Tuesday, March 25, 2014

Country Music Theology

Ray Noble Price, "The Cherokee Cowboy," died of pancreatic cancer in 2013.  His baritone voice and his songs spanned sixty-plus years of country music and thus a good portion of my life.  When I was 17 years old, Price recorded an album entitled "Faith" which nurtured my young life then, and has continued to do so through the years.  The LP album is still boxed away somewhere, the cassette version was chewed up in the tape player some years back, and I now listen to the music on a CD.  There was one song that spoke to me in those early years and speaks to me still, even after years of theological study and reflection.  The song was written by Stuart Hamblin and sung by both Hank Snow and Ray Price.

"How Big is God"
Though man may strive to go beyond the wreath of space
To crawl beyond the distant shining stars
This world's a room so small within my Master's house
The open sky but a portion of His yard
How big is God?  How big and wide His vast domain?
To try to tell these lips can only start
He's big enough to rule His mighty universe
Yet small enough to live within my heart
As winter chill may cause the tiny seed to fall
To lie asleep till waked by summer's rain
The heart grown cold will warm and throb with life anew
The Master's touch will bring the glow again
How big is God?  How big and wide His vast domain?
To try to tell these lips can only start
He's big enough to rule His mighty universe
Yet small enough to live within my heart

A few years ago I  attended a Ray Price concert.  He was 82 years of age at the time.  After the concert I spoke with him.  I told him how much his album "Faith" and his rendition of "How Big is God" had meant to me through the years.  His humble response was "Thanks so much, but it's the words and the music that makes the difference, not the voice that shares them," and with a warm smile he autographed his photo for me.  I wish I had been quick enough to respond and say, "Perhaps so, but it was your voice that brought those words and music to me through all these years."

After all the theological books read, and after all the lectures and seminars attended, this one simple country music song still remains my theological stance.  I know it is simplistic.  I know there are serious intellectual flaws in it.  But it is for me the core of my theological thinking and experience.  "How big is God?  How big and wide His vast domain?  To try to tell these lips can only start.  He's big enough to rule His mighty universe, yet small enough to live within my heart."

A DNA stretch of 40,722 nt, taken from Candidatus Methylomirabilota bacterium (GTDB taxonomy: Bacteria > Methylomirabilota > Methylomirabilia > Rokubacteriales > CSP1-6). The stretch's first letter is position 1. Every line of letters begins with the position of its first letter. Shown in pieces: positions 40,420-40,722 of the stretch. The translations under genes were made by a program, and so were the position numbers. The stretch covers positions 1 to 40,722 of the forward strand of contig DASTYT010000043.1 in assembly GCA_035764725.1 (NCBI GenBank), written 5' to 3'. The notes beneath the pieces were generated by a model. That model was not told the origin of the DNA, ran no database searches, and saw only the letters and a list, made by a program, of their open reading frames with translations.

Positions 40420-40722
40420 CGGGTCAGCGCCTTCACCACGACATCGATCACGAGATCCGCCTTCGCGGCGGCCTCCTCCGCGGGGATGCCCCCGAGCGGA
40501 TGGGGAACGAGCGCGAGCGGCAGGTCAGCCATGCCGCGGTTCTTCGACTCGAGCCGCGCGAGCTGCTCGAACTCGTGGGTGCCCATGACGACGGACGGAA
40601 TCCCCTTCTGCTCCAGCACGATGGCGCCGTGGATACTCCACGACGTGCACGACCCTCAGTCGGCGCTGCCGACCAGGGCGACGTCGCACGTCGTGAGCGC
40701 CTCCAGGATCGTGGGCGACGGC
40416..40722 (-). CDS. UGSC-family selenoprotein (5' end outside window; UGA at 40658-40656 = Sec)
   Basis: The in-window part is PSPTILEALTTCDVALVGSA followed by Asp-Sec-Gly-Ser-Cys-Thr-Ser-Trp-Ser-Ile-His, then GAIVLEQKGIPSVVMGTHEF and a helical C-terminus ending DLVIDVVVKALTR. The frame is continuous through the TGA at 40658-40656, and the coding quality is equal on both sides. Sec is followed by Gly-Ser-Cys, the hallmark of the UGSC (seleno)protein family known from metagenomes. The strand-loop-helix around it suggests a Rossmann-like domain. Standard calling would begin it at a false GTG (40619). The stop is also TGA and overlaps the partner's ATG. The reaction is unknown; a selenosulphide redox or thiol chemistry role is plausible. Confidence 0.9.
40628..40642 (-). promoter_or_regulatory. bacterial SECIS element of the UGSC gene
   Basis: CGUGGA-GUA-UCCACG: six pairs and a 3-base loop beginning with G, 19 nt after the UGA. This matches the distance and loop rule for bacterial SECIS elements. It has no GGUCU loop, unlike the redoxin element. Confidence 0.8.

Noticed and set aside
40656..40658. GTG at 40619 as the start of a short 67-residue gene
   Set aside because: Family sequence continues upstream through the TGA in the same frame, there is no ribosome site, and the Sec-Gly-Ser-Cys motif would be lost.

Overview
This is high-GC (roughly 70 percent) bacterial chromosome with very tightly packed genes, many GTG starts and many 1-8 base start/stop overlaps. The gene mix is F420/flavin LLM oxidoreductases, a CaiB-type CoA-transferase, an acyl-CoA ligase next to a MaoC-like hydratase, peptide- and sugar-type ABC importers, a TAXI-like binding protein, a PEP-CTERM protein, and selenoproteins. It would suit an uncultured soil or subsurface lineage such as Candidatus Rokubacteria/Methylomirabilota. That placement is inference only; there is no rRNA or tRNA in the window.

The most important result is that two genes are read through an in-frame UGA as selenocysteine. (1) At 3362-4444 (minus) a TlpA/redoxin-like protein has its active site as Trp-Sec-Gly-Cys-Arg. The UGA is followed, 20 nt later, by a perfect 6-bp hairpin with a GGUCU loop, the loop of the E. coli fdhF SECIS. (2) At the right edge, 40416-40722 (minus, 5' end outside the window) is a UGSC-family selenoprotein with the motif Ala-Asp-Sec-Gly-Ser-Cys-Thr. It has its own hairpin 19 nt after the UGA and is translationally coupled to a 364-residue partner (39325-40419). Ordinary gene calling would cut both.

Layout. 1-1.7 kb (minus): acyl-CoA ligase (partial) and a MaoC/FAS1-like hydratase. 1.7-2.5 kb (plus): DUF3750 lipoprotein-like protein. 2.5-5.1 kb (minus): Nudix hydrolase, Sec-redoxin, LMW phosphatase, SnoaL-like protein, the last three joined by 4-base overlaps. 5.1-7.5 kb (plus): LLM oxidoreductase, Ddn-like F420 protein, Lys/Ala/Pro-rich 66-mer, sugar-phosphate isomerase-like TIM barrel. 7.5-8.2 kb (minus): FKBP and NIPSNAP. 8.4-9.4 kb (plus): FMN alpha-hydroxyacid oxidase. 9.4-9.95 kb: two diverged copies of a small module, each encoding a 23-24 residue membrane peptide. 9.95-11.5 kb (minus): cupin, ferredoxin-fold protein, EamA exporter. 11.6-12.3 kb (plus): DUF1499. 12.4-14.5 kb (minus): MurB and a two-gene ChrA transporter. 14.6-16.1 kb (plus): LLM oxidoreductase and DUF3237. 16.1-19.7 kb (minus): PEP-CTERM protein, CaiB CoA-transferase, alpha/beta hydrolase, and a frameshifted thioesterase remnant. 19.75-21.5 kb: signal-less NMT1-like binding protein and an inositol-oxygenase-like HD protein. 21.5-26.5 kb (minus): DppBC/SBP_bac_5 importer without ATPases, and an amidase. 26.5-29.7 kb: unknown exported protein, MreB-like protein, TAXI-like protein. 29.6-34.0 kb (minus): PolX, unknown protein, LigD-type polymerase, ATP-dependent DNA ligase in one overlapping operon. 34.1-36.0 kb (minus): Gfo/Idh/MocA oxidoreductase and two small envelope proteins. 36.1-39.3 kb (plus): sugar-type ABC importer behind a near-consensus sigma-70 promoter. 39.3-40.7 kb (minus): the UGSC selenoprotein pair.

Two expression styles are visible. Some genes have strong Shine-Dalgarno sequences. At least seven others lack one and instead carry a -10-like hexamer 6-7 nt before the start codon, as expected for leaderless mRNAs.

Saturday, March 15, 2014

The Mysterious Mix of Life

An old preacher began his sermon with this introduction:  "This morning I'm going to explain to you the unexplainable.  I am going to define the indefinable.  I'm going to ponder the imponderable.  I'm going to unscrew the inscrutable."  How I wish I could do all that as I ponder the mysterious mix of life.

A few years ago an old friend stopped by to visit.  It had been thirty years since we last connected.  I hardly recognized him--the truth is--I did not recognize him.  Thirty years ago he had hair.  Thirty years ago he was in good physical shape, weighing in at about 170 pounds.  Oh, but you should see him now!  He weighs in at about 250 pounds and most of that is hanging over his belt!  Thirty years ago everyone thought he was on the road to a great career, but he didn't make it.  Some of this I suppose was his own fault, but what could he do about his loss of hair or the consequences of various decisions and chance happenings in his life, some of which he had no control over.  In life there is a mysterious mix of many things, some conscious, some unconscious, and many of these are totally outside one's control.  Various myths are inculcated; genes inherited, psychological issues are present, background plays a huge role, chance happenings occur, relationships are developed and lost, accidents happen, choices are made (some conscious, some unconscious) and opportunities are accepted or lost.  All these things play a part in the life of every person and very often these things control our lives much more than we know.

A study was done of 268 men who entered Harvard in 1936.  Their lives were observed over the next 70 years.  When the study began, the sociologists attempted to predict what life would hold for each of these men.  But the predictions were way off.  They lived out their lives in ways that defied all predictions.  Each life was unique--and while they all started at Harvard--and had somewhat the same opportunities--their life journeys were totally different.  Life's mysterious mix had much to do with it.  Some developed physical problems based on their family history; some made unwise choices; others were tumbled over by life circumstances beyond their control.  Life is a mysterious mix of many ingredients.